Saturday, September 12, 2009

50 years of progress?

Technology marches on, making progress in leaps and bounds with no slowdown in the foreseeable future. I asked myself a question the other day when we suffered a power outage at my CPA practice: What happens during my typical day that doesn’t rely on technology which is less than fifty years old?

Today
Our TV turns itself on at 6:30 a.m.

50 Years Ago
A second TV was too expensive and the one in the living room didn’t come on automatically. In fact, you had to wait for a minute or so while the tubes warmed up and had to adjust the antenna every time you changed channels.

Today
The drip coffee maker beeps at 6:45 a.m.

50 Years Ago
My parents made coffee in a percolator on the stove. Kids weren’t allowed to drink coffee, even when I was sixteen.

Today
Shave and shower at 7:30 a.m. This hasn’t changed too much, except for my Braun electric shaver that cleans itself and the Spa Massage shower head with Pulsating Power Pleasure. I’m sure I’d be happier if I had a digital temperature control on the shower.

50 Years Ago
Electric razors were noisy, corded, impossible to clean, and did a terrible job. Half your whiskers didn’t get touched and the other half were only cut back to stubble or were plucked out—a very painful and surprising experience.

Today
We start work at 9 a.m. From that moment until we close up, nothing is the same as it would have been 50 years ago. The reason I had time to think about all of this is because of the power failure. Nowadays, our office comes to a complete halt if we lose power, and crawls along when we lose connection to the Internet and email. On the other hand, we can handle the bookkeeping for many companies and prepare hundreds of tax returns.

50 Years Ago
Everything was done with pencil, paper and an adding machine. Computers were around in 1959, but cost hundreds of thousands—if not millions—of dollars and resided in specially constructed rooms to cool the banks of vacuum tubes. Few people had considered the idea of having them calculate a tax return or do the bookkeeping. Of course, back then a personal tax return only took up a half page of paper and required no sophisticated calculations; just a chart to look up the damages.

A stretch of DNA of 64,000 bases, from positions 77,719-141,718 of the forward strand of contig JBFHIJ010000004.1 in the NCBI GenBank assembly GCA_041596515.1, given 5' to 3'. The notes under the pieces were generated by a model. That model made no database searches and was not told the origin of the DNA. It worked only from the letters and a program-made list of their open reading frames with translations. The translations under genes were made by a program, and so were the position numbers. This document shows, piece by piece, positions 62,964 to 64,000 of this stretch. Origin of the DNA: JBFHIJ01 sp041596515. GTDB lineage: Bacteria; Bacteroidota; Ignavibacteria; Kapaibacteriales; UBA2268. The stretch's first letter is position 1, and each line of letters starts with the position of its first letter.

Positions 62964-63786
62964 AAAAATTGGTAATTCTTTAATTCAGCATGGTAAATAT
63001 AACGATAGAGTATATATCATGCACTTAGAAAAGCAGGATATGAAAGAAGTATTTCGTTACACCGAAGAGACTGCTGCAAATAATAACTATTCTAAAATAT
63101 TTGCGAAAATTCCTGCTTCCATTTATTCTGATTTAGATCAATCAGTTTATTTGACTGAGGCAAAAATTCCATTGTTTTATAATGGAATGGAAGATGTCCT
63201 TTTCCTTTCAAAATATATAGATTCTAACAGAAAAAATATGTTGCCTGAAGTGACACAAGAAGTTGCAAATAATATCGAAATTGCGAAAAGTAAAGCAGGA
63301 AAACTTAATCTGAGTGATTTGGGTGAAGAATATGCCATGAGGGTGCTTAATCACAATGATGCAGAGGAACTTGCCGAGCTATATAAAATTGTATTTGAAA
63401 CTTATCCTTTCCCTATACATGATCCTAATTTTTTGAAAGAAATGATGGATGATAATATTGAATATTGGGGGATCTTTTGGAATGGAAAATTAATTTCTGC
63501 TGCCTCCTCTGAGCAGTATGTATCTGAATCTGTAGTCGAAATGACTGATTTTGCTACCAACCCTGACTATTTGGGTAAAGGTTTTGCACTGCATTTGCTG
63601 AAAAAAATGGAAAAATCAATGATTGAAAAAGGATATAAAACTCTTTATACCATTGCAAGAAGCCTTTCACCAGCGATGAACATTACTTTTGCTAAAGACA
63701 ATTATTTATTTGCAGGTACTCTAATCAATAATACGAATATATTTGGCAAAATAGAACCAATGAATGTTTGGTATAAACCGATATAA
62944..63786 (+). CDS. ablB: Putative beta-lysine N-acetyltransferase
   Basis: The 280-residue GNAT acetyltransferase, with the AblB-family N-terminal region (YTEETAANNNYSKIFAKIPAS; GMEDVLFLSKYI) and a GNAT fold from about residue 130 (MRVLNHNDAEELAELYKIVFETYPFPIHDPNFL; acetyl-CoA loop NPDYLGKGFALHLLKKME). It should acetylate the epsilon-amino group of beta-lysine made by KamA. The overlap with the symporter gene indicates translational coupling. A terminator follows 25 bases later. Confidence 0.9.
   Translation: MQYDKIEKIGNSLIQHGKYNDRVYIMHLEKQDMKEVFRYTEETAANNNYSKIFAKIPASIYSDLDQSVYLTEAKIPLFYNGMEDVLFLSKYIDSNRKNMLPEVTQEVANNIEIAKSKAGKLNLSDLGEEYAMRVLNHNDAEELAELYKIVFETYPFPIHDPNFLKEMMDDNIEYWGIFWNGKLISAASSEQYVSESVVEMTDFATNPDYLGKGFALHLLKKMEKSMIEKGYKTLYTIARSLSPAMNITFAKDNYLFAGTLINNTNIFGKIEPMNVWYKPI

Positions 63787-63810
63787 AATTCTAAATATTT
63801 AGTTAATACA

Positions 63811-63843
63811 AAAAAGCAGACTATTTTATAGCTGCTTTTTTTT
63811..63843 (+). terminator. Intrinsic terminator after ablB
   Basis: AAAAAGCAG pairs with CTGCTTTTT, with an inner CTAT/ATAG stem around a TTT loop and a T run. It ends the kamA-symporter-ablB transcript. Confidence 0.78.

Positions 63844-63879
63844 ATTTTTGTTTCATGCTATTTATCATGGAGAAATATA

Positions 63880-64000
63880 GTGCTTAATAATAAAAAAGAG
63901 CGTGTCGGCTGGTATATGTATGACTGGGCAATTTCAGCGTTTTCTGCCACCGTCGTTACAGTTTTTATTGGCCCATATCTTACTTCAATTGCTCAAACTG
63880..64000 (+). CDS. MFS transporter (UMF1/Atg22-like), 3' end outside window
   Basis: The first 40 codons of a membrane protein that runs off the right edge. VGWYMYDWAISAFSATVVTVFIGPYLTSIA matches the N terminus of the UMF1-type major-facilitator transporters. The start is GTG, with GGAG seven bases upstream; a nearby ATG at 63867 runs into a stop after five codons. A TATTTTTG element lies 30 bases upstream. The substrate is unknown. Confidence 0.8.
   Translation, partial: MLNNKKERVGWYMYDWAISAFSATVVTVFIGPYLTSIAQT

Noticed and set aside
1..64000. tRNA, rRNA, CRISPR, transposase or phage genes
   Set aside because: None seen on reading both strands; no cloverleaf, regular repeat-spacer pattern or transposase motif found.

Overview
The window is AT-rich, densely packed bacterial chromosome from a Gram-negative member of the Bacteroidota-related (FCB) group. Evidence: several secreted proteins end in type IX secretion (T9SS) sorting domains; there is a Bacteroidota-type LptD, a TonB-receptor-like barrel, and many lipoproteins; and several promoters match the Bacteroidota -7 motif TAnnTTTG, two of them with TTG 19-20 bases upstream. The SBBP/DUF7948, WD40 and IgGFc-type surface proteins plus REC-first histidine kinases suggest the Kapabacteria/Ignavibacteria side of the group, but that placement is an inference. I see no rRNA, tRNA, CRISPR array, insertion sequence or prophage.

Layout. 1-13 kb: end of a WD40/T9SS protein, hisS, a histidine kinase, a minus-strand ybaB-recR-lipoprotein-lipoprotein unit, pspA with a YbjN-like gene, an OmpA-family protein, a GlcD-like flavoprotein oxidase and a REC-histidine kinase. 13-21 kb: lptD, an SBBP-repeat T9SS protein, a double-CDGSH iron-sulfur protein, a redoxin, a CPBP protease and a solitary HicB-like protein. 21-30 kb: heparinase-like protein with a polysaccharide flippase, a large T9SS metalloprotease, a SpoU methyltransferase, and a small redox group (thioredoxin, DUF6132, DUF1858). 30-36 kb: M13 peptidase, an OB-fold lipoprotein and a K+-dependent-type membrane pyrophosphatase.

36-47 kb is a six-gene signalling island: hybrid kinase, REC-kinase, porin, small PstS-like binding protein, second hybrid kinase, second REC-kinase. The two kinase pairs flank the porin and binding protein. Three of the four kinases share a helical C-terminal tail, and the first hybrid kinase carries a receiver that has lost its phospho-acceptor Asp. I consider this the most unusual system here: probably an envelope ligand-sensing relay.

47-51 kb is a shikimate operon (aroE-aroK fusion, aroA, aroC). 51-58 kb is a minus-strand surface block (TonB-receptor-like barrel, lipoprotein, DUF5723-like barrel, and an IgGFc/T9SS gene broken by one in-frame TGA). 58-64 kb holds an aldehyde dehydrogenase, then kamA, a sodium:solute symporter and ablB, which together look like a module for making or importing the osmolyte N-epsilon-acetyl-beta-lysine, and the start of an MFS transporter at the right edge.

Today
After work, we prepare dinner. (Okay, to be fair, Mary usually prepares dinner, but I sometimes take something out of the microwave and put it in a bowl.) I don’t have nearly enough time to even scratch the surface of the myriad of improvements that have changed how we cook, including surfaces that don’t scratch.

50 Years Ago
Disneyland had an exhibit that opened in 1957 called “House of the Future.” In it, the kitchen freed housewives to pursue more exciting pastimes. In reality, being a housewife was not so glamorous, even with a dishwasher.

Today
My after-dinner and weekend activities just about all have a technological component to them, whether it’s editing video, recording music, typing blog posts, walking on a computerized treadmill, using precision power tools to produce not-so-precise woodworking projects, you name it. Things that haven’t changed much, like mowing the lawn, weeding the garden, and cleaning the gutters don’t appeal to me so much. We need some more technology applied to these things.

50 Years Ago
Watching TV—which was a real pain in the patooty before remote controls—was a completely different experience back then. It may have been a simpler time that causes us to reminisce, but I thoroughly enjoy pausing live action, skipping commercials, and channel surfing.


* * * * *

I suppose the question that I really raise is: Are we better off today than we were fifty years ago?

Copyright 2009 Randy Hunt

2 comments:

  1. After observing my granddaughter and my children playing some music imitation game on X-box while sitting on the couch instead of participating in human to human contact possibly even in an outdoor environment, I'm not too sure how this "progress" has helped us.
    The lyrics in the new songs leave something to be desired as well but I guess I can't blame that on technology.

    ReplyDelete
  2. I think things were much more simple when I was a kid. There was less chance of getting in trouble as we stuck to our own neighborhood or towns for the most part. We watched tv where married people slept in different beds, sex was less than the main theme, and murders were bloodless. Back then, there was not much of a need for computers, times were slower, we had time for sunrises, sunsets, granparents, and we also worked more than we ate. Progress is a relative word in my humble opinion. Today one does not have to read to get news, excercise to clean snow off the driveway, or organized sports to play baseball. I think that my grandchildren are growing up to fast, and said to say, they will say the same when the reach my age if the bomb does not hit. The world we lived in was a good one, there was more true love, love of man, and appreciation of life in general.

    ReplyDelete

I monitor all comments. As long as there are no personally defamatory statements and/or foul language, I'll post your comment. For this reason, your comment will not appear instantaneously. To comment without registering, choose Name/URL and type a screen name (or your real name if you like) into the Name field. Leave the URL field blank.